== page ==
Employees and the Holiday Season – What You Need to Know
The summer holiday period can be confusing to employers and employees alike – public holidays worked or taken as annual leave, business shutdowns, annual leave provisions… there are many rules employers need to understand.
Employees are entitled to annual leave and public holidays under the National Employment Standards minimum entitlements.
Employers can ask employees to work on public holidays within reason. For example, if the business is open every day of the year, and the employment agreement states that public holidays may be required, the employer can reasonably ask an employee to work a public holiday.
An employee can refuse to work on a public holiday if the request is unreasonable or there are reasonable personal grounds for refusing.
Christmas and New Year Public Holidays 2022-23
This year the following public holidays apply to employers in all states:
- Sunday 25 December 2022 Christmas Day
- Monday 26 December 2022 Boxing Day
- Tuesday 27 December 2022 Additional public holiday for Christmas Day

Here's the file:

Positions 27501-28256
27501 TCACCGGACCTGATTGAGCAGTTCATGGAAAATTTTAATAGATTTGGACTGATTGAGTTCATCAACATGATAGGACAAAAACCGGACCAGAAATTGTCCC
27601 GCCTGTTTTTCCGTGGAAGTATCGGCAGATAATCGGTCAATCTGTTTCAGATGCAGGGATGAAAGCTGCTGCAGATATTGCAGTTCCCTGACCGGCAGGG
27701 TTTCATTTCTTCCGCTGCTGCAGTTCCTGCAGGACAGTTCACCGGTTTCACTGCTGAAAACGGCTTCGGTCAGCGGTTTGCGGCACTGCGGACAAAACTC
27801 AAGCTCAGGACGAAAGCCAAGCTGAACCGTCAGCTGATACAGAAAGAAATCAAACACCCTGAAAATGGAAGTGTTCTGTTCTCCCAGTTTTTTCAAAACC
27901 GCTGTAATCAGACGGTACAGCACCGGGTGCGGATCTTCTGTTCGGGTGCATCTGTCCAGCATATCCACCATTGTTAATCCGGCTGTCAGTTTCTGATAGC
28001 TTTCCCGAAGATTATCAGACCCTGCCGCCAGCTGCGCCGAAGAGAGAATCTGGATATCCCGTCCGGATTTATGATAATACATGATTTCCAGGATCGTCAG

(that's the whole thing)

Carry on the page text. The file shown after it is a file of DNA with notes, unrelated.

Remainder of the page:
- Sunday 1 January 2023 New Year’s Day
- Monday 2 January 2023 Additional public holiday for New Year’s Day
Public holidays are paid at ordinary rates for employees who take the day off. Employees who work on a public holiday must either be paid penalty rates according to the relevant award or be given an extra day off in lieu of the public holiday. Some awards have specific provisions or additional benefits for public holidays, so it’s important to check.
If an employee has booked annual leave for the Christmas and New Year periods, the public holidays are not counted as annual leave. For example, if a permanent employee is on annual leave from Monday 26 December to Friday 6 January, they will use eight days of annual leave, not ten. Two of the days are paid as public holidays.
Some other key points to remember:
- Public holidays are counted as service, so annual and personal leave continues to accrue as usual.
- Overtime worked on a public holiday may be paid at a different rate than regular overtime – check the relevant award or agreement.
- Check the award or agreement for shutdown provisions. Most awards have guidance for directing employees to take leave during annual shutdowns.
- If employees don’t have enough annual leave, employers can agree to pay them in advance for leave not yet accrued, or the employee can take unpaid leave.
The FWO has further advice on rules and entitlements during the end-of-year holiday season.
You might also need to think about cash flow planning for the holiday period, particularly if the business shuts down but still has obligations for payroll and other expenses.
We can advise you about your employer responsibilities and help plan holiday period payments so you can make the most of your summer holiday!